The 3rd quarter showed declines in just about all of HPQ's business divisions. The Printing division had revenues of $5.803 billion, which were off 4%. The unit still generated $908MM of non-GAAP operating income at a margin of 15.6%. The beleaguered Personal Systems business had revenues of $7.704 billion, which were down 11% YoY. The unit posted non-GAAP operating income of $228MM at a 3.0% non-GAAP operating margin. The Enterprise Group performed adequately with revenues of $6.786 billion, which were off 9% YoY. The group churned out $1.033 billion of non-GAAP operating income at a non-GAAP margin of 15.2%. In Enterprise Services, the company had revenues of $5.843 billion, which were down 9% YoY. The group posted anemic profits of $192MM at a 3.3% non-GAAP operating margin. The Software division continues to be a source of relative strength with revenues growing 1% YoY to $982MM. The division generated non-GAAP operating income of $201MM at a 20.5% non-GAAP operating margin. Lastly, HP Financial Services had revenues of $879MM, which were down 6% YoY. The unit had non-GAAP operating income of $99MM at a non-GAAP operating margin of 11.3%.
HPQ updated its guidance for full year fiscal 2013 non-GAAP earnings per share to be in the range of $3.53 to $3.57, while GAAP earnings per share should be in the range of $2.67 to $2.71. The company expects to generate about $8 billion of free cash flow on the year, which is well above the expectations the company had coming into the year. One of the big headlines from the earnings call was that CEO Meg Whitman no longer believes fiscal year 2014 revenue growth is likely for the company, which is a more negative tone than she displayed earlier in the year. There is no doubt that the company and the industry is facing revolutionary forces from the shift to different form-factors and cloud computing, while the global economy is struggling across the board. Europe and Asia are big markets for HPQ so it is unrealistic to expect growth until we see a little more stabilization in those geographies. The key is that the company is taking the right steps to improve its financial condition, and its competitive position over time. HPQ can't control the overall economy but it can improve its own performance, and Meg Whitman has instituted real and tangible positive changes.
Based on 1.948 billion diluted shares outstanding and a recent price of $22.02, HPQ has a market capitalization of approximately $42.9 billion. With about $1.2 billion of net debt, HPQ has an Enterprise Value around $44.1 billion. Even after the significant increase in the stock price over the last year, HPQ's 2013 estimated free cash flow of $8 billion means that the free cash flow to enterprise value yield is an astounding 18.6%. Now this would be even more compelling if the company was expected to grow the top and bottom lines in 2014, but I believe that bolstered by newer technologies and operational improvements, revenues and profits will be increasing over the next several years. You shouldn't buy HPQ because you bullish on an individual quarter or even a fiscal year, but instead the company is an attractive investment because the business can be purchased at a significant discount to its intrinsic value. This is attractive for many reasons, not the least that there is very limited downside, which provides a tremendous margin of safety, and then if the company does begin to grow again there could easily be 50-75% upside to the stock.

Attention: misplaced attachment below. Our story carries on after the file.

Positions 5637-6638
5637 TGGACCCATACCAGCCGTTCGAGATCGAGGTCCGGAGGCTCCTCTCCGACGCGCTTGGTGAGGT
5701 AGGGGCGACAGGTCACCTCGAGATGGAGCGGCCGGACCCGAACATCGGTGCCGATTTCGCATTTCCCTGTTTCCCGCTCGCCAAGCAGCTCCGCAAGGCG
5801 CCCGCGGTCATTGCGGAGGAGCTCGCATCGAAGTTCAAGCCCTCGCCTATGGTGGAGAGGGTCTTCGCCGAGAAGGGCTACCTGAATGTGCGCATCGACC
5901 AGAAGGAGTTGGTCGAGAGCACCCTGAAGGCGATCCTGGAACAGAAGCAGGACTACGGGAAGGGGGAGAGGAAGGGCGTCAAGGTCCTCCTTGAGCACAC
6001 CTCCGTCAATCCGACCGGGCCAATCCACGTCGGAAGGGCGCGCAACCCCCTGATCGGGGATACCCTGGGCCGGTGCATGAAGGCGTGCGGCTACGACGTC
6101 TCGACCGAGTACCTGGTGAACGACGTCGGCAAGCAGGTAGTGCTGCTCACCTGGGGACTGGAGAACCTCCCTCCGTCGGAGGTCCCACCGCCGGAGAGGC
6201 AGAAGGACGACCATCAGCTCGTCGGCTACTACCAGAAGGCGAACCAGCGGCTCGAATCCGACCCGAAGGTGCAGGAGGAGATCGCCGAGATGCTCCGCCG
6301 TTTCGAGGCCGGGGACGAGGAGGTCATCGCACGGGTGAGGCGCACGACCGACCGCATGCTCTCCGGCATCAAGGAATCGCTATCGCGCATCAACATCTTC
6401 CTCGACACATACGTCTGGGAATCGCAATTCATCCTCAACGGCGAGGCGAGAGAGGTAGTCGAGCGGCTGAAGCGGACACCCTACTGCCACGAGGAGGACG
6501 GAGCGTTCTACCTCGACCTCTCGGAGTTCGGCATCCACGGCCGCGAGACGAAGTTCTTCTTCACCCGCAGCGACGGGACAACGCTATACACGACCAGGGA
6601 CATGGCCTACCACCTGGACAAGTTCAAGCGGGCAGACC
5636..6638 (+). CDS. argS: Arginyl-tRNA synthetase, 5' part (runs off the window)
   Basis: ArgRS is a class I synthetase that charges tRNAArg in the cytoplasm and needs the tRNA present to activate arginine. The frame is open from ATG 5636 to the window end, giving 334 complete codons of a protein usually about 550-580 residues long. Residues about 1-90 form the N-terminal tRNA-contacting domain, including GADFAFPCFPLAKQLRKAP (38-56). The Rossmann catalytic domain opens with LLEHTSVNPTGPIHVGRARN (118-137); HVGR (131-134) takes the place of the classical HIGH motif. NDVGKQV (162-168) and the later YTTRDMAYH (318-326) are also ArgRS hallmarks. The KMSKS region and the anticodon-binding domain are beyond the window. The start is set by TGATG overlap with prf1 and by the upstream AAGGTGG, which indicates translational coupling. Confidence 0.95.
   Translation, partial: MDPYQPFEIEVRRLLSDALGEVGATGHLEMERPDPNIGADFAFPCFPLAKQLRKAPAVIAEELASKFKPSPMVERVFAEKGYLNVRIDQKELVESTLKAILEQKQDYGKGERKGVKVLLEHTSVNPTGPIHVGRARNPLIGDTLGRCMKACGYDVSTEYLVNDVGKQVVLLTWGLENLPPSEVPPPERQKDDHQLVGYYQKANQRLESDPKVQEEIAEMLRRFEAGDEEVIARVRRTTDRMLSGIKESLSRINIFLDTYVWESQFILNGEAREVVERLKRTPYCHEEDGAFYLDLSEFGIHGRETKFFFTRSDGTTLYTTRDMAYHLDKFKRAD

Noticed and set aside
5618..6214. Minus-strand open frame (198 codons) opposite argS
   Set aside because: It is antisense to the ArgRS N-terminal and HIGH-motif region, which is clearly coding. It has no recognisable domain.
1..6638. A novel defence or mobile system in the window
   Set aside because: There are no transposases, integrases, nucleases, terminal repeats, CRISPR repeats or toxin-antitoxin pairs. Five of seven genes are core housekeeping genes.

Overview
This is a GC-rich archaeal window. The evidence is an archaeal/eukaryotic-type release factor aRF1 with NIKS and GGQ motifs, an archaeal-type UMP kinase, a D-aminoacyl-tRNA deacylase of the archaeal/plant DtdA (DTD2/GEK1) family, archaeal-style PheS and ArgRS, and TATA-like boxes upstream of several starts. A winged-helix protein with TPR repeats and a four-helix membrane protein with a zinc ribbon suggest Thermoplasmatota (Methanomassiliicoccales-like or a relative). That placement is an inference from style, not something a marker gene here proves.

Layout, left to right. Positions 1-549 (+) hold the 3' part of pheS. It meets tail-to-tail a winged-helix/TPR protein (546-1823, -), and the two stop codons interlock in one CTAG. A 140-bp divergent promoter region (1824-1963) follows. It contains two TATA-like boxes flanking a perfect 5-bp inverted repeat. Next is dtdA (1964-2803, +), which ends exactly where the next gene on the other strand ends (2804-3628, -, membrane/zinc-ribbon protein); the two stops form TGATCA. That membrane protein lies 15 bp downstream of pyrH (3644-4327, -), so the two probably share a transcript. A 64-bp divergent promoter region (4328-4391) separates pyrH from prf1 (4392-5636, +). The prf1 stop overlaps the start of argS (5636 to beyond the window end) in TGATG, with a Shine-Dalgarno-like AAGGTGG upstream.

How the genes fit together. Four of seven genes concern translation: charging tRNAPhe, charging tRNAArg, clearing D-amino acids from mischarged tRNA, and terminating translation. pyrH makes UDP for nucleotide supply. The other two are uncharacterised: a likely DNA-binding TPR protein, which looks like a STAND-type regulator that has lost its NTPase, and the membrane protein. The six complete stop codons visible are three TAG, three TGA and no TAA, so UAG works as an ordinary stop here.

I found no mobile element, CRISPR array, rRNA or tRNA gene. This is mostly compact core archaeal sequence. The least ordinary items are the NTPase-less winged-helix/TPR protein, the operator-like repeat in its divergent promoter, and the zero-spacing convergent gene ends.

I'd certainly suggest buying the stock at current prices, but I'd also take advantage of the implied risk premiums by selling some put options. The January 2015 $22 puts can be sold for about $4.10 per contract. This means that assuming the stock trades above $22 at expiration, the investor will realize a profit of $410 per contract, on a maximum risk of $1,790. This equates to a 23% return on the maximum risk in a little over a year's time. The worst case scenario is that if the stock trades below $22 at expiration, you will end up owning 100 shares per contract at a breakeven price of $17.90. This is an 18.7% discount to the current price and you'd have all of the upside or downside potential from that level. I believe that this strategy makes what already is an attractive risk/reward scenario into a no-brainer if you believe like I do, that HPQ can once again return to growth within the next several years.
Disclosure: I am long HPQ. I wrote this article myself, and it expresses my own opinions. I am not receiving compensation for it (other than from Seeking Alpha). I have no business relationship with any company whose stock is mentioned in this article.